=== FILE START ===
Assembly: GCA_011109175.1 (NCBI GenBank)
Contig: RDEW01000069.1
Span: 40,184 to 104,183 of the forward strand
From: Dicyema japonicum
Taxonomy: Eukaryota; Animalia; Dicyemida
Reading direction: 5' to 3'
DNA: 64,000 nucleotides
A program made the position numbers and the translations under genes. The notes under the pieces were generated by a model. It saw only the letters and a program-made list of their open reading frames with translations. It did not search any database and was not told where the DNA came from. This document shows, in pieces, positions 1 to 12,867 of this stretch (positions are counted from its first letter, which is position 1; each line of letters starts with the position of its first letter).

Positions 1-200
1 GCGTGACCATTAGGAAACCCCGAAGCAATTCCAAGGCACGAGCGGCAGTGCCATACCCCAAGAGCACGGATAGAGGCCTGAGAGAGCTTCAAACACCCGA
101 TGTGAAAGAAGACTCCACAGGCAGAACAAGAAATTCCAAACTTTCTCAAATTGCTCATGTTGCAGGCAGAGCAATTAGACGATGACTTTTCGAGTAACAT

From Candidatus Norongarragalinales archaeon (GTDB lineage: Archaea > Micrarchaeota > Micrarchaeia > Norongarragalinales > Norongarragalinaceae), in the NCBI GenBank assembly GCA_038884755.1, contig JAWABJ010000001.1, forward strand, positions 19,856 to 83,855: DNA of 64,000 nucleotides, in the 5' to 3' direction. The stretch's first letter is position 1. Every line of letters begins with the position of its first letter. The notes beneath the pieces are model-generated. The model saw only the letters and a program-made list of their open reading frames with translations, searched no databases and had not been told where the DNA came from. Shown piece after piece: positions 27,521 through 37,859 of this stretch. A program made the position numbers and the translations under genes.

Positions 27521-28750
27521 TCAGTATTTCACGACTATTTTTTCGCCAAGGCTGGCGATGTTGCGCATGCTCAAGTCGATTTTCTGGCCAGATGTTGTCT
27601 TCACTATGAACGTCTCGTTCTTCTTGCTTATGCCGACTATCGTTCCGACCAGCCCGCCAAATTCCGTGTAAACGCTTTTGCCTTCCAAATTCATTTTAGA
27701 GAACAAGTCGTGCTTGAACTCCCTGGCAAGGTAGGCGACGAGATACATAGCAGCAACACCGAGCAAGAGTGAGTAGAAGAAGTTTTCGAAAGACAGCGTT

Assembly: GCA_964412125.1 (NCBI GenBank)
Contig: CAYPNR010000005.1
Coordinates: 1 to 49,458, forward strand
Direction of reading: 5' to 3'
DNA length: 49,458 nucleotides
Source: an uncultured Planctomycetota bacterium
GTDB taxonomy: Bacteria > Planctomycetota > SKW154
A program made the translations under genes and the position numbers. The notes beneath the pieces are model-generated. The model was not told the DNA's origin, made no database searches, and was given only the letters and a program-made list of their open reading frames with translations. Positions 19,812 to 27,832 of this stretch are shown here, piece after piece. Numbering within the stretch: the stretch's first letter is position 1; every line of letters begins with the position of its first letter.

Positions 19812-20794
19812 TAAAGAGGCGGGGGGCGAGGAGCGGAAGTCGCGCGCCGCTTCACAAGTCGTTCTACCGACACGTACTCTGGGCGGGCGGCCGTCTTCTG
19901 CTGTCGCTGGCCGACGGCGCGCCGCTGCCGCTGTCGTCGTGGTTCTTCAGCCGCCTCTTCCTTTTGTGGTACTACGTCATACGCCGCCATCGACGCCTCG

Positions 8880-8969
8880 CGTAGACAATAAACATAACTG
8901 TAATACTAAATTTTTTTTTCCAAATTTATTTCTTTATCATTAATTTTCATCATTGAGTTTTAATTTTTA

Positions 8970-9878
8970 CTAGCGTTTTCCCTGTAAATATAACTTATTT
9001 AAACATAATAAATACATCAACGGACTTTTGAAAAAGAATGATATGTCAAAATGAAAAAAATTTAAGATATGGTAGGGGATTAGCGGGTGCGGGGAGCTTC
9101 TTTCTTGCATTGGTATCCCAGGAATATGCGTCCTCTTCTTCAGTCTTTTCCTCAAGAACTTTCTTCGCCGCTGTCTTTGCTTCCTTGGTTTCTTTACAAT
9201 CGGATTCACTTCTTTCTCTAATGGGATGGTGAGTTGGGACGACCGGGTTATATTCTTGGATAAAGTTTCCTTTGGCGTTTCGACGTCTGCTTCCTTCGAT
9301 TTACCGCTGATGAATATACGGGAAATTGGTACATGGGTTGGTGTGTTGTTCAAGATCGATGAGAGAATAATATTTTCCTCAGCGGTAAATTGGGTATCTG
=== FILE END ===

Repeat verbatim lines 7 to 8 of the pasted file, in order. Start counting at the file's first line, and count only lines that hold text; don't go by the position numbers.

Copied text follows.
DNA: 64,000 nucleotides
A program made the position numbers and the translations under genes. The notes under the pieces were generated by a model. It saw only the letters and a program-made list of their open reading frames with translations. It did not search any database and was not told where the DNA came from. This document shows, in pieces, positions 1 to 12,867 of this stretch (positions are counted from its first letter, which is position 1; each line of letters starts with the position of its first letter).